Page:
Hypoxic-Ischemic Injury, Cerebral Palsy, Seizures, Periventricular Leukemia, Autism Spectrum Disorder, Developmental Delays, Asthma
Injuries: Hypoxic-Ischemic Injury, Cerebral Palsy, Seizures, Periventricular Leukemia, Autism Spectrum Disorder, Developmental Delays, Asthma
Facts and Claim of Liability:
Infant plaintiff was born on February 3, 2000 at Defendant Hospital New York-Presbyterian / Weill Cornell Medical Center at 28 weeks gestation via emergency caesarian section. She weighed 1 lb 9 oz at birth.
Prior to giving birth, plaintiff mother had a relatively uneventful pregnancy. She had no prenatal surgery, significant injuries or other illnesses; nor did she have blood changes. She tested negative for Group B streptococcus (GBS) and urinary tract infection (UTI); however, during the 28th week of pregnancy, she was diagnosed with preeclampsia.
Two days before delivery, plaintiff mother presented to defendant hospital and was noted to have high blood pressure and protein in her urine; however, she was shortly thereafter discharged.
On the day of delivery, plaintiff mother presented to defendant hospital at approximately 1:45 p.m. She was put into a room for observation, and a fetal heart rate monitor was placed on her stomach. Hospital staff noted that plaintiff mother was preeclamptic, and had high blood pressure as well as protein in her urine. Additionally, hospital staff noted severe variable decelerations in fetal heart rate, which persisted for the next five to six hours. During this time plaintiff mother was told that hospital staff were concerned about the baby’s heart rate, and that the baby might be in distress.
Hours later, plaintiff mother was told that an emergency caesarian section was going to be necessary, because her blood pressure continued to rise and the baby’s heart rate continued to drop. She was also told that they were also concerned because she was preeclamptic, and could soon become eclamptic. Shortly thereafter, plaintiff mother was prepped and sent to the operating room, and at 9:24 p.m., infant plaintiff was born. Her Apgar scores were 7 and 7 at 1 and 5 minutes, respectively. However, infant plaintiff exhibited signs of grunting and retractions, so hospital staff administered “blow-by” oxygen as she was transferred to the Neonatal Intensive Care Unit (NICU), where infant plaintiff continued to experience difficulty breathing. Ultimately, hospital staff had to intubate infant plaintiff and administer Surfactant; however, her condition continued to deteriorate over the next couple of weeks.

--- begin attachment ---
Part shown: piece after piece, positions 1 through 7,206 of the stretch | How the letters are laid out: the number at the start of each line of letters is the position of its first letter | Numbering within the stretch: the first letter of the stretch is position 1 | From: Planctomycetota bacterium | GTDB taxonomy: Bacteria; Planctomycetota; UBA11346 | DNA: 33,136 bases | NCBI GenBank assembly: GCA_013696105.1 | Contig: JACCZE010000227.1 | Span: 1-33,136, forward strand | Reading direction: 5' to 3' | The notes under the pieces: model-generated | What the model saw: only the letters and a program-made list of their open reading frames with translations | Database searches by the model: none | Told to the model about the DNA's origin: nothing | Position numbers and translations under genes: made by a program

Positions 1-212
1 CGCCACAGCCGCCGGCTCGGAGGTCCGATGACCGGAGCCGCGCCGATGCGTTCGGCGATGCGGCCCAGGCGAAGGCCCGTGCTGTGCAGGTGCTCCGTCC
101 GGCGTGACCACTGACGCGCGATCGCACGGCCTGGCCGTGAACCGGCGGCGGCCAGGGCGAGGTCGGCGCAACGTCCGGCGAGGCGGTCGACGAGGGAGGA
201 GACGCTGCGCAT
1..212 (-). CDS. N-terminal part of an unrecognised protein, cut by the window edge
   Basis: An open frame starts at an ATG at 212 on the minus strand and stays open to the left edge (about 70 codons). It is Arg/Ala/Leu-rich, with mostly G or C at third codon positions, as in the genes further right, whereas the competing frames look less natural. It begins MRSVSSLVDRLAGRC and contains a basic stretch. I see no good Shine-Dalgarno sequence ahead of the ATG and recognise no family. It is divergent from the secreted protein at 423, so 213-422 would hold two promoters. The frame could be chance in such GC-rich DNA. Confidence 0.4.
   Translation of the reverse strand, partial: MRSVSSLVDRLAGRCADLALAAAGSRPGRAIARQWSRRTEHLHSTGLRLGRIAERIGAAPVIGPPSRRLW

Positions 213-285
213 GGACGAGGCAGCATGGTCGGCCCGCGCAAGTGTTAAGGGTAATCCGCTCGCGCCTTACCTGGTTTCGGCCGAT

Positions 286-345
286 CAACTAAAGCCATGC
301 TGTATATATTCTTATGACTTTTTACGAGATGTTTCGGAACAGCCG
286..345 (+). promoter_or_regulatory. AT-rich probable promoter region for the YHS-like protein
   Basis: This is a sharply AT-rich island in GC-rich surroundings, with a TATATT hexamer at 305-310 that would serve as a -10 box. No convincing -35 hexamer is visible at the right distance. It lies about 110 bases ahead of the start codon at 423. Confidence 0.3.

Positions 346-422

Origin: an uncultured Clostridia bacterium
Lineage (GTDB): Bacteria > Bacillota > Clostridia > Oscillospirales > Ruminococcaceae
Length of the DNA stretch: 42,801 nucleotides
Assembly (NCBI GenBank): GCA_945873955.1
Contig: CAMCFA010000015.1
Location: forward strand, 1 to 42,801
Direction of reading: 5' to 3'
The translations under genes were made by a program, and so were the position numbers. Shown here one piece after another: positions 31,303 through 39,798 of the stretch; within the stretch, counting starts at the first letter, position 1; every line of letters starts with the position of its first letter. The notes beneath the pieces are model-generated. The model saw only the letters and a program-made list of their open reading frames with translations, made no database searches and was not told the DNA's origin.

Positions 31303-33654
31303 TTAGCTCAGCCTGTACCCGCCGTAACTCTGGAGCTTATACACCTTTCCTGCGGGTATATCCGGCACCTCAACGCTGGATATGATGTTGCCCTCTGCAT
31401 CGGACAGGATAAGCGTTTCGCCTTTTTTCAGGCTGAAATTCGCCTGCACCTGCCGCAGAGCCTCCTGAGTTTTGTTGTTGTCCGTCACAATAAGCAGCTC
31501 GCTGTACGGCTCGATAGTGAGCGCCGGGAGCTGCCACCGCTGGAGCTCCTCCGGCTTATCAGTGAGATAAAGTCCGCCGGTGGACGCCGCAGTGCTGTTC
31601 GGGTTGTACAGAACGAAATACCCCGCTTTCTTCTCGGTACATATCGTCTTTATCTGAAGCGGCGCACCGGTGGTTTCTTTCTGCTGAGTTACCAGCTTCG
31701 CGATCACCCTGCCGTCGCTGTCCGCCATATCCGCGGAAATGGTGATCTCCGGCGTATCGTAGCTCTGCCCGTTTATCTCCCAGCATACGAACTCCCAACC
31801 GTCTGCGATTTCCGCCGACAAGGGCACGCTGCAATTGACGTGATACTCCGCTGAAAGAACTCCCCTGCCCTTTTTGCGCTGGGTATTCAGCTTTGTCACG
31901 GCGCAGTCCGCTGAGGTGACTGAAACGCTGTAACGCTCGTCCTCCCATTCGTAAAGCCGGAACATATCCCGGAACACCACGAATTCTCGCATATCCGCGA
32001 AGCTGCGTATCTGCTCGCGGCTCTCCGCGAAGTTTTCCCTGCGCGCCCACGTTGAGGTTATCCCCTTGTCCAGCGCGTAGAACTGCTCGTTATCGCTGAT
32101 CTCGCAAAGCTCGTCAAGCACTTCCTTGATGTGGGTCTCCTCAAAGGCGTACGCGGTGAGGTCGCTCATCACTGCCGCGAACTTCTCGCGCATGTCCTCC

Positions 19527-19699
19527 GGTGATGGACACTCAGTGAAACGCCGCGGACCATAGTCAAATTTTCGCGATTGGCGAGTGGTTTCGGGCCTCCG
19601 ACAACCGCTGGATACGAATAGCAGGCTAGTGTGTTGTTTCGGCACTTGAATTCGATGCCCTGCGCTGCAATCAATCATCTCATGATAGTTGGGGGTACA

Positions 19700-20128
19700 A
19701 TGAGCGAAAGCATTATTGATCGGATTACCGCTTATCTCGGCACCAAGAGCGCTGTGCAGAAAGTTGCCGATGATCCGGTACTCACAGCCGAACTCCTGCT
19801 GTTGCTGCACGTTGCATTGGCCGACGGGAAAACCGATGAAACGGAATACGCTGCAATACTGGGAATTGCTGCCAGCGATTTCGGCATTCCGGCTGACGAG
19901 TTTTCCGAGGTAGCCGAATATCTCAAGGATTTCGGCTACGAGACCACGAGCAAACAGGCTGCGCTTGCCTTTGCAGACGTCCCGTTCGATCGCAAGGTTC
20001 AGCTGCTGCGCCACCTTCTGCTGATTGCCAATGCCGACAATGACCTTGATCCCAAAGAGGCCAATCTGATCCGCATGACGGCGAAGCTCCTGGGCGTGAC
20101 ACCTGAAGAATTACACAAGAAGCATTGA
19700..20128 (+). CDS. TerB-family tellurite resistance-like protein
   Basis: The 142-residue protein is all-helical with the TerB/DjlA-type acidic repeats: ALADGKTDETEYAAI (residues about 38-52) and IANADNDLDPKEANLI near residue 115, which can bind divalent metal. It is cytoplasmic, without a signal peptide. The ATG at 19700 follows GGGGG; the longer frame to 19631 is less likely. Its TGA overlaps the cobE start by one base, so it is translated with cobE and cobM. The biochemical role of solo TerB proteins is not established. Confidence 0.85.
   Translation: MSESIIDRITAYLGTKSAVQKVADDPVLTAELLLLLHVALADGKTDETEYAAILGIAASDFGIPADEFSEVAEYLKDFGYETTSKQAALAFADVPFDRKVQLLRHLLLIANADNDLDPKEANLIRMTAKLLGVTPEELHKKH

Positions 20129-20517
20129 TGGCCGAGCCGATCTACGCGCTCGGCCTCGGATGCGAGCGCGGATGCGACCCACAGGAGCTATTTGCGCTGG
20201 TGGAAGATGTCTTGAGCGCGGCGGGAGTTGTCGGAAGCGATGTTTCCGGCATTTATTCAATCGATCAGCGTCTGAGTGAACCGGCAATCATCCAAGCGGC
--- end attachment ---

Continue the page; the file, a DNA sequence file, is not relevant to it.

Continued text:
Ultimately, infant plaintiff was diagnosed with cerebral palsy, periventricular leukemia, autism spectrum disorder, seizures, developmental delays and asthma.
Currently, infant plaintiff uses braces and special shoes to accommodate the braces. She has some self-abuse in the form of biting and slapping herself in the face. Due to her seizure disorder, she sees a neurologist. She also sees a pediatrician and the dentist once a year, and sees an eye doctor on a more infrequent basis. She currently attends a school for special children. She is not in a specific grade. She receives speech, occupational, and physical therapy in school, one-on-one, three times per week.
Fitzgerald & Fitzgerald filed suit in Bronx County Supreme Court, arguing that defendant doctor and defendant hospital departed from good and accepted medical practice in the care of infant plaintiff in failing to timely deliver infant plaintiff via caesarian section in light of plaintiff mother’s preeclampsia diagnosis and persistent severe variable decelerations in infant plaintiff’s heart rate, and that this resulted in infant plaintiff sustaining severe and permanent injuries. Ultimately, Fitzgerald & Fitzgerald settled with defendants for a total of $2,500,000.00.